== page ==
The conversations begun by the likes of Croggon, Perkovic, and James Waites fizzled out under the pressures of time, effort and money (nobody was getting paid, after all) or fragmented into individual Facebook and Twitter feeds. In 2012, Croggon retired Theatre Notes – ‘I was tired,’ she tweeted last year by way of explanation, ‘& this was taking up so much of my time and energy. And money began to be an issue’. For other critics such as Waites, however, Facebook had already surpassed the blogs as a platform for immediate connection between critic and reader. Some of these conversations also drifted into Twitter, but that platform worked more as an extension of word-of-mouth commentary – a spilling over of the usual welter of post-show chitchat – than a place for methodical criticism.
‘There is no period so remote,’ goes a line in Alan Bennett’s The History Boys, ‘as the recent past.’ It is dead ground. But, looking back, it seems to me that the blogosphere’s real boons for critics were not its absence of editorial controls nor its potential for formal experimentation – reviews written in emojis and the like – but its easy facilitation of dialogue between writer and reader, and, especially, the theoretically limitless space that allowed for expansive criticism. The doors were opened to a range of new critical voices, and not all of them were old and male.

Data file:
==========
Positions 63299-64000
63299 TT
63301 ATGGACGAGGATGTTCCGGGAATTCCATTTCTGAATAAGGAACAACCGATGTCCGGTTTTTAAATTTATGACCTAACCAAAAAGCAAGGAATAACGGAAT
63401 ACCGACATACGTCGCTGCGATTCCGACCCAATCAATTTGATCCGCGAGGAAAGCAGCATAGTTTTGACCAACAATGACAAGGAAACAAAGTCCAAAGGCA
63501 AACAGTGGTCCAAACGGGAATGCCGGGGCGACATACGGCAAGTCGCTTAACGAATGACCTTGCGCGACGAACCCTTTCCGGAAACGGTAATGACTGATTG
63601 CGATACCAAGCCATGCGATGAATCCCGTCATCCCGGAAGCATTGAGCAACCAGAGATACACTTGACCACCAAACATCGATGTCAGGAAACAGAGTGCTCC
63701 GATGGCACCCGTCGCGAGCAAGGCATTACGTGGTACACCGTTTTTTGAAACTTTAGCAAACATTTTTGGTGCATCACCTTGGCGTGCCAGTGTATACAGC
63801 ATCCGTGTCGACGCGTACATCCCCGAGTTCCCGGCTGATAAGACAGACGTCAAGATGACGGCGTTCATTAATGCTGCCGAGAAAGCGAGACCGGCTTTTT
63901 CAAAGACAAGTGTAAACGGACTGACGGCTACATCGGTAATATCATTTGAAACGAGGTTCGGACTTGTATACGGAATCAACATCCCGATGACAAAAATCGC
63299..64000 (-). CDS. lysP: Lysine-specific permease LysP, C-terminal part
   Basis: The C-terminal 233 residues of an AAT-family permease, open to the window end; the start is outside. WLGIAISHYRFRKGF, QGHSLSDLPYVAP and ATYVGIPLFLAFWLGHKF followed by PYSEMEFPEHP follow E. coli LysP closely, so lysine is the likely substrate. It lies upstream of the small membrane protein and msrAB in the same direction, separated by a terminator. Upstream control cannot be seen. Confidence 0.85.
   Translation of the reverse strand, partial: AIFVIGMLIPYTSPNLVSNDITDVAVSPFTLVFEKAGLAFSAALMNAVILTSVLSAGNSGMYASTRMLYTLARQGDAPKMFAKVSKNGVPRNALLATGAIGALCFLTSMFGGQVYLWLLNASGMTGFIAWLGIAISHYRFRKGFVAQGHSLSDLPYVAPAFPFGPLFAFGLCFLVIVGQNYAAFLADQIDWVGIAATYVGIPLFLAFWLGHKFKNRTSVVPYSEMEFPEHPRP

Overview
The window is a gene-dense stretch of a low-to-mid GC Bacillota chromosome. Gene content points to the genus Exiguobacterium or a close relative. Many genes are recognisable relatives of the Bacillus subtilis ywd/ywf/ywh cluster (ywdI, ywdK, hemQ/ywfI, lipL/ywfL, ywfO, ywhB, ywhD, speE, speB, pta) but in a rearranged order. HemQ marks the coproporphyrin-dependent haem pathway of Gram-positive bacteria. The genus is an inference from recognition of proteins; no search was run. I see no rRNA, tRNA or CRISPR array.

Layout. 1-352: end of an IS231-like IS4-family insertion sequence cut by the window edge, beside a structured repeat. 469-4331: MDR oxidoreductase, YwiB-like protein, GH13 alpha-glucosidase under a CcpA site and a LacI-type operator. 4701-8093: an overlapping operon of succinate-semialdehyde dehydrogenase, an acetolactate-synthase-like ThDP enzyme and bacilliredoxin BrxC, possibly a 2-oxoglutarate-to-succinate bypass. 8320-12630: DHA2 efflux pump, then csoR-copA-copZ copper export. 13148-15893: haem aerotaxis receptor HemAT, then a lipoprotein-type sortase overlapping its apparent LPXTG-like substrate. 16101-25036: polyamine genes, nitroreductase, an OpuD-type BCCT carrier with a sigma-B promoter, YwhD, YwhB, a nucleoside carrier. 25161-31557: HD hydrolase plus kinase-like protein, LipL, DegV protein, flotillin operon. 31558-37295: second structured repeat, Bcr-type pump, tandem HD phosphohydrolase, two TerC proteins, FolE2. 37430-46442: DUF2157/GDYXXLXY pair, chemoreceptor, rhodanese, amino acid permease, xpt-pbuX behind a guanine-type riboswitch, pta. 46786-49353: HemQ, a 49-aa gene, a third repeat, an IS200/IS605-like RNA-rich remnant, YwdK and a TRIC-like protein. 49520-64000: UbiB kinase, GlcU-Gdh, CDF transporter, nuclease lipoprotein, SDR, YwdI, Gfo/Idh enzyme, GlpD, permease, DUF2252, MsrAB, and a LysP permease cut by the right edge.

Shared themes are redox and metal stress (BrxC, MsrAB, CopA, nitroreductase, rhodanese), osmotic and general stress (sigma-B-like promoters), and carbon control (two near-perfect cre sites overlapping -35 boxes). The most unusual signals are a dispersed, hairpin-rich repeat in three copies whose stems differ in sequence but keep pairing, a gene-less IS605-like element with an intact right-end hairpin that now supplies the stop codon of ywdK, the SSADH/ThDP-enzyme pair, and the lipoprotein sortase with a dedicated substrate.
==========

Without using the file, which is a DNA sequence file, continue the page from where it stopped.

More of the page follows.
The blogosphere wasn’t cordoned off from the mainstream media. Websites like Guardian Australia and Crikey’s Daily Review (formerly the Curtain Call blog) were established and they reasserted the newspaper conventions – word limits, star ratings and so on. And, notwithstanding an early controversy at Daily Review, they also offered payment for reviews. The major dailies, meanwhile, have yet to take full advantage of the freedoms of publishing online. Some, most notably the Herald Sun and The Age, post slightly longer versions of reviews online, but they are in the minority.
In a September 2014 blog post titled ‘The crisis in theatre criticism is critics saying there’s a crisis’, the Canadian academic and theatre critic Karen Fricker wrote:
I believe that quality criticism can happen for free and is happening for free. I believe that by applying innovation and hard work new models can be fashioned through which critics can make money from their work and/or support themselves through related work in order to maintain their commitment to writing quality criticism. And I believe that it is the responsibility of those of us who believe in quality criticism to apply ourselves passionately and positively towards creating such innovative solutions, rather than just repeating over and over again that the end of the world is nigh.